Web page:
Brad Withrow-Robinson, Forestry & Natural Resources Extension Agent, Benton, Linn and Polk Counties.
Pretty much every landowner I know has a weed issue.
Some are fairly short term and narrow, such as controlling common weeds in a new tree planting. Others are much longer term and less defined, such as keeping invasive species at bay in the woodland, or perhaps encouraging native plants in a meadow or streamside restoration.
There are multiple approaches to weed management, including preventing new weed introductions, mechanical or physical control such as mulching or mowing and the use of herbicides. Most people use a mix of two or more of these approaches, with many including herbicides as one of the methods they use.
Here are some key resources to help you manage your weed issues.
Invasive Weed Identification and Management EC 1563
It is important to know the enemy, and this is a good place to start, beginning with the 3-page introduction. This publication goes on to describe the identifying characteristics, origin, habitat, ecology and management strategies for selected invasive weeds in the Pacific Northwest. This list is not inclusive of all invasive weeds, but focuses on the most dominant or potentially invasive species that plague us. Check PNW Weed Management Handbook for current herbicide recommendations.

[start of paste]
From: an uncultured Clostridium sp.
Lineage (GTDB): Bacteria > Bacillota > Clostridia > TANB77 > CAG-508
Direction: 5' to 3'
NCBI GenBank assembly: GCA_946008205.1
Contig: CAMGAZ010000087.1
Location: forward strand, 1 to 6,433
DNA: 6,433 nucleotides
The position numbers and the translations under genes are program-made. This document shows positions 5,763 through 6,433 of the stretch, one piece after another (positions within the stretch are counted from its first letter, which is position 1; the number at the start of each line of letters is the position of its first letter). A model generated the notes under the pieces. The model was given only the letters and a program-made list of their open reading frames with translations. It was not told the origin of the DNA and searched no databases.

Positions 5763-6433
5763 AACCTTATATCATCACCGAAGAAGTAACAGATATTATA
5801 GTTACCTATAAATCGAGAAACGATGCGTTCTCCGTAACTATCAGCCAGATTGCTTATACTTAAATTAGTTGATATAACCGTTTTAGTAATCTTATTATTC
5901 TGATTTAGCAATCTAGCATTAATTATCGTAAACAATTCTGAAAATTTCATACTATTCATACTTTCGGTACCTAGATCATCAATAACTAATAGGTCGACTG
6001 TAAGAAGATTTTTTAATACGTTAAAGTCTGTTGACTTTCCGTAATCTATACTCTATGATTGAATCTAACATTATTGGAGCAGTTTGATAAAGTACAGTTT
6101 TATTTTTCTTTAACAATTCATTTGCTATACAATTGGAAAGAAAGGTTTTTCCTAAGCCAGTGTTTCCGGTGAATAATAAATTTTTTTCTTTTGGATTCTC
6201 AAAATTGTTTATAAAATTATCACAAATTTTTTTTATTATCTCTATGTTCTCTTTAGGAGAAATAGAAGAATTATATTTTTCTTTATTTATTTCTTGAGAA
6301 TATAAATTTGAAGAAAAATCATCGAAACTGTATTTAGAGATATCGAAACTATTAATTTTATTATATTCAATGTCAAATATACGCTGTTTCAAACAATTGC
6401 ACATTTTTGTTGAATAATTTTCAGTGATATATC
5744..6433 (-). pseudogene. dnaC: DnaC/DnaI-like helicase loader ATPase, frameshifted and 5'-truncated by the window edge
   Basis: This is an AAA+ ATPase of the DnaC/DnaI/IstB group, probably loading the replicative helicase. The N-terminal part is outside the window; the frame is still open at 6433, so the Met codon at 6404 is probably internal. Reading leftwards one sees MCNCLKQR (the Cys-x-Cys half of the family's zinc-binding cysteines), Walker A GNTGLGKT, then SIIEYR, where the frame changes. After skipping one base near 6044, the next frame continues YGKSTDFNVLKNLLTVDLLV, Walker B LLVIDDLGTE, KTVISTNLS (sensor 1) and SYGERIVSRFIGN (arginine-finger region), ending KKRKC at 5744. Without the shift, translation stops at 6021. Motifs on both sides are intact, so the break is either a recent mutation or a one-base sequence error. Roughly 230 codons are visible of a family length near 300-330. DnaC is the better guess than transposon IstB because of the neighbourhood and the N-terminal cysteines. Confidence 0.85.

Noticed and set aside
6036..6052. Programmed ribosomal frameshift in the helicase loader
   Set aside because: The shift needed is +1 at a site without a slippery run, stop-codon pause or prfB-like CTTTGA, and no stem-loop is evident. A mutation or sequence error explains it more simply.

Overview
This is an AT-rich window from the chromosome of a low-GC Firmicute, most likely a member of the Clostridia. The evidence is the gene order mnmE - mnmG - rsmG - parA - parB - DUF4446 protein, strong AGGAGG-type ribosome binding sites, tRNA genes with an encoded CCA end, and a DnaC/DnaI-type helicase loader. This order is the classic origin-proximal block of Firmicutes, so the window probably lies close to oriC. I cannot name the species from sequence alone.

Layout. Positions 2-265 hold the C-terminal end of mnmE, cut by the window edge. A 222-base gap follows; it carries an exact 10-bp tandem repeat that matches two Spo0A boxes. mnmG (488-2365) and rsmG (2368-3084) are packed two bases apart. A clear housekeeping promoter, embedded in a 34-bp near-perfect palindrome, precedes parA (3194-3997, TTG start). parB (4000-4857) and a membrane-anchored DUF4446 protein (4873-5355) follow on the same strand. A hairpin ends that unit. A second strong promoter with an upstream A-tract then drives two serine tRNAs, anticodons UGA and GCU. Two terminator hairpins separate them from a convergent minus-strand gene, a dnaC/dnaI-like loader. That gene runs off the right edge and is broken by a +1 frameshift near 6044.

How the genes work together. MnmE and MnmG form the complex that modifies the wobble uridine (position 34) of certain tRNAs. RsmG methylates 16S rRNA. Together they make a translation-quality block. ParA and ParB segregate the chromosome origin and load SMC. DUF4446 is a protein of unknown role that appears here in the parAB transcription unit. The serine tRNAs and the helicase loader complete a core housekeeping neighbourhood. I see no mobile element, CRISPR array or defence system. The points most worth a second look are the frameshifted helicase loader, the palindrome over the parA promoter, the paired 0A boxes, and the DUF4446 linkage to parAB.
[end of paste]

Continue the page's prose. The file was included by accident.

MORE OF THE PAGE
The Nature Conservancy’s Weed Control Methods Handbook
A useful resource for many types of landowners, the Weed Control Methods Handbook: Tools & Techniques for Use in Natural Areas provides detailed information about weed control techniques including manual and mechanical methods, grazing, prescribed fire, biological control, and herbicides. Check PNW Weed Management Handbook for current herbicide recommendations.
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